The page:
Webinar 1 COVID-19 and Digital Technology: roles, relevance and risks of using telehealth
24 March 2020
Our journey started with a webinar hosted by the Digital Health CRC, Curtin University, and Latrobe University. Dr. Norman Swan led the panel discussion on COVID-19 and digital technology: The roles, relevance, and risks of using telehealth in a crisis, which attracted over 500 people to sign up within the first 24 hours of registration. Front line healthcare professionals responded positively and enthusiastically as they made up 70% of the 3663 participants. Despite the Australian focus, the webinar attracted participants from 45 countries around the world with 76 participants from the USA, 19 from the UK, 14 from China, and 12 from New Zealand. There were other participants from Afghanistan, Angola, Armenia, Austria, Bangladesh, Brazil, Cambodia, Canada, Egypt, Ethiopia, France, Hong Kong, India, Indonesia, Ireland, Jamaica, Japan, Malaysia, Morocco, Myanmar, Netherlands, Nigeria, Pakistan, Papua New Guinea, Philippines, Portugal, Qatar, Senegal, Singapore, Spain, Sri Lanka, Sweden, Taiwan, Thailand, Turkey, United Arab Emirates, and Vietnam.
Chair: Dr. Norman Swan (physician and journalist)
- Professor Trisha Greenhalgh (Primary Care Health Sciences, University of Oxford, UK)
- Dr. Amandeep Hansra (GP, Bondi Doctors, NSW, Australia)
- Dr. Neale Fong (WA Country Health Service board chair, and medical practitioner)
- Karrie Long (School of Nursing and Midwifery, La Trobe University and Director, Nursing Research Hub, The Royal Melbourne Hospital, Victoria, Australia)
- Dr. Daniel Stefanski (staff specialist infectious disease physician, Queensland Health, Queensland, Australia
COVID-19 is of global concern and so is the expansion of telehealth as a different way of doing things. Professor Trish Greenhalgh pointed out,
“Where we are now is a trade-off between benefit and harm. All clinical consultations require us to trade benefit and harm and the benefits and harm balance has changed dramatically in the last couple of months, we’ve got three junior doctors on ventilators in London.”
The inaugural webinar covered a broad basis and attracted over 350 questions and comments during the session. Due to the overwhelming response from the participants, the panel did not answer all questions due to time constraints.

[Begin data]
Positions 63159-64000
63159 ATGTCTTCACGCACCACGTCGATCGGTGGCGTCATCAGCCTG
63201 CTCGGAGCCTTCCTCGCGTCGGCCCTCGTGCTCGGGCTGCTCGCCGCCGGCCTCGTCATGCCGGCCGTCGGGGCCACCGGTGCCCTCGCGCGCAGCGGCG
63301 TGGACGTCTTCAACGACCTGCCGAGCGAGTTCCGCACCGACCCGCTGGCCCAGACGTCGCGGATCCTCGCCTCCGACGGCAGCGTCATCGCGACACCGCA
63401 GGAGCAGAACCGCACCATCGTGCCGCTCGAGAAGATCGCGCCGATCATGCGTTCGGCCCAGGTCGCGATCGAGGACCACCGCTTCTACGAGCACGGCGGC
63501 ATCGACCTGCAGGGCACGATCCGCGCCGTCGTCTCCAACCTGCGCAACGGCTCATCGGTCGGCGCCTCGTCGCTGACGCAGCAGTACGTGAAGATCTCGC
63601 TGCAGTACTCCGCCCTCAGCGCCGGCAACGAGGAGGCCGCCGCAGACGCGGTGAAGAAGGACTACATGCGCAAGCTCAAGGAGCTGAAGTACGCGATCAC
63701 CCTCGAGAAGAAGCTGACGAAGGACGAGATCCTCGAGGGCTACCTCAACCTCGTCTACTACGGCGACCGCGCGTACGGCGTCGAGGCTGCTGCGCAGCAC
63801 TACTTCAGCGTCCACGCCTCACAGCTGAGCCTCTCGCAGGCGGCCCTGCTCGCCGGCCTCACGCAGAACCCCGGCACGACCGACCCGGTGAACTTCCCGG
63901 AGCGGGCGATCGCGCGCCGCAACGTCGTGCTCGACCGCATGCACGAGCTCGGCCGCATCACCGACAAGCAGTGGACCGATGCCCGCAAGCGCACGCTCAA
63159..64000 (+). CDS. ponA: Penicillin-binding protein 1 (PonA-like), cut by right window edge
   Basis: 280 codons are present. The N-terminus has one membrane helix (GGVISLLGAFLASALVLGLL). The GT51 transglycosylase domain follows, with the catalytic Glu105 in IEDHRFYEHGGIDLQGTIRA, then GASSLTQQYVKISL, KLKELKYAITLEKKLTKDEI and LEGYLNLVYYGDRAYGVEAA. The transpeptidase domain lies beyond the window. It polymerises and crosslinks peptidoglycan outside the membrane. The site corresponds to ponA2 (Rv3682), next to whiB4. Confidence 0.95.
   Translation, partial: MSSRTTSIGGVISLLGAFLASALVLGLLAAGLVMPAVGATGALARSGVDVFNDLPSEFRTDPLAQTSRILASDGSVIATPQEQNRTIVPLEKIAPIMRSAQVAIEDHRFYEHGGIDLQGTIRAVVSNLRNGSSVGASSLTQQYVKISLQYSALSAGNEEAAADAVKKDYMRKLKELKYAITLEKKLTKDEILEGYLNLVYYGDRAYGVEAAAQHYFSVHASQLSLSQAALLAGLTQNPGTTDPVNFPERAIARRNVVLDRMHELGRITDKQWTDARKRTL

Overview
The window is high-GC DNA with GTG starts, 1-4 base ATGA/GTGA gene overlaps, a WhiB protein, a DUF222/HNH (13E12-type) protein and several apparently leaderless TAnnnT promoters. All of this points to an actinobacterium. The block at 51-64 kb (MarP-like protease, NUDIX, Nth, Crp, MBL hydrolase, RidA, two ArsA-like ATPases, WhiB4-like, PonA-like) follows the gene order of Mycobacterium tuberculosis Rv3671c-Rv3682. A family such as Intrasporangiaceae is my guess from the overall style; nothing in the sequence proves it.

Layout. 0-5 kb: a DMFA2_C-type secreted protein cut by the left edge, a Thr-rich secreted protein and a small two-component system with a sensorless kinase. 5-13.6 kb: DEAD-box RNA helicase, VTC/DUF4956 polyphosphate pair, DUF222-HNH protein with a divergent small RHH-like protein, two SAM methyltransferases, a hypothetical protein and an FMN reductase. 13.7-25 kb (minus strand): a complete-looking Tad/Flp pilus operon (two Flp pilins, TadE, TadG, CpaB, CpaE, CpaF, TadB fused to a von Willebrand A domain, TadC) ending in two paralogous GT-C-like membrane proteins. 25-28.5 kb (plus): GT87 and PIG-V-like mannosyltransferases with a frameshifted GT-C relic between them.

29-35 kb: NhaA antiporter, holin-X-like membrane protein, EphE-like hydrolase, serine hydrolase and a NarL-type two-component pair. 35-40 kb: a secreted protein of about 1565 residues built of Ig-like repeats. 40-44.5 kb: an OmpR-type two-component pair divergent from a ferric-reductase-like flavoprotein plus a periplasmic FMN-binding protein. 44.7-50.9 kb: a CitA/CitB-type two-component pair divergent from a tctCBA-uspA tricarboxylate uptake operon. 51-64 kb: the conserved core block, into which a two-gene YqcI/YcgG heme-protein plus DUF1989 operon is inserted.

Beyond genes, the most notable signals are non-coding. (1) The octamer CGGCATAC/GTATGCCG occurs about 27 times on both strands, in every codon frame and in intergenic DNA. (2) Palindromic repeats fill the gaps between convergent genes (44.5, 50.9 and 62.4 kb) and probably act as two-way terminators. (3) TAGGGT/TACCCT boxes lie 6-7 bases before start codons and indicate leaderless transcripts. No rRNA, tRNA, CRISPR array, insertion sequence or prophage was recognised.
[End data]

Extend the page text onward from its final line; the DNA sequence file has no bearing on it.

This telehealth hub collates resources and tools to help answer the main questions raised by the webinar participants and we believe this is a good representation of what is required to support clinicians and service providers to embark on their respective telehealth journey. A summary of the key points made by each speaker has been summarised by the Croakey Voices in Unpicking some key challenges for telehealth resolution ahead.
01/ Guide to providing telephone and video consultations in general practice
RACGP provided guidance for appropriate use of telephone and video consultations in general practice, stated the principles for conducting telehealth consultations and provided practice tips and related resources.
02/ Oxford COVID-19 Evidence Serviceour Title Goes Here
Oxford’s CEBM has committed its skills and expertise in evidence synthesis and dissemination to the effort against COVID-19. This page is updated regularly and contains a broad range of topic areas including the treatment of COVID-19, patients with long-term conditions, what is the effectiveness of PPE? Signs and symptoms, evidence-based ways of assessing dyspnoea, accuracy of home measurements of vital signs, evidence for social distancing, how do you manage pneumonia in older people in a pandemic? What is happening to mortality during the COVID-19 outbreak? Managing older populations in long term care settings etc.
03/ Covid-19: a remote assessment in primary care
A step-by-step guide to remote physical assessment in primary care with a detailed infographic outlining each step (set up, connect, get started, history, examination, decision, and action.
The focus is on COVID-19 and setting is in the UK, but is a great entry reading for medical practitioners who have not used telehealth before. Click on GO to read the paper.
COVID-19 related resources to find symptom checkers created in Australia can be found in COVID-19 under Special Topics.
04/ Are there any evidence-based ways of assessing dyspnoea (breathlessness) by telephone or video
No validated test was found in this rapid view for assessing dyspnoea in an acute primary care setting. The Roth score is not evidence-based and should not be used. Experts have recommended 7 key questions to ask the patient by telephone. There is no evidence validating the use of Roth score, smartphone apps for oximetry, and oximetry devices supplied to patients in a primary care setting.
05/ Digital health technologies
CSIRO is developing online and mobile technologies to improve access to services and health outcomes. The technology is helping to provide quality, out-of-hospital care to the elderly, people living in rural and remote communities, and patients managing chronic disease.
Delivering healthcare via telecommunications could open up home monitoring of aged care patients with chronic disease, improve health outcome and significantly saving costs.
CSIRO also supports hospitals and health systems with technology to help improve the quality, delivery, and management of patient care.
06/ Surrey Heartlands Primary Care Guidance for COVID-19
This guidance document from the UK contains examples of consulting models including a full implementation guide in Appendix A, a total triage guide in Appendix B, and a telephone consulting guide in Appendix C. This document also outlines, in the context of Surrey Heartlands, business continuity planning, daily working rhythm, booking and arrival controls, managing respiratory/fever cases, staff who are at risk, residential home/care homes/housebound.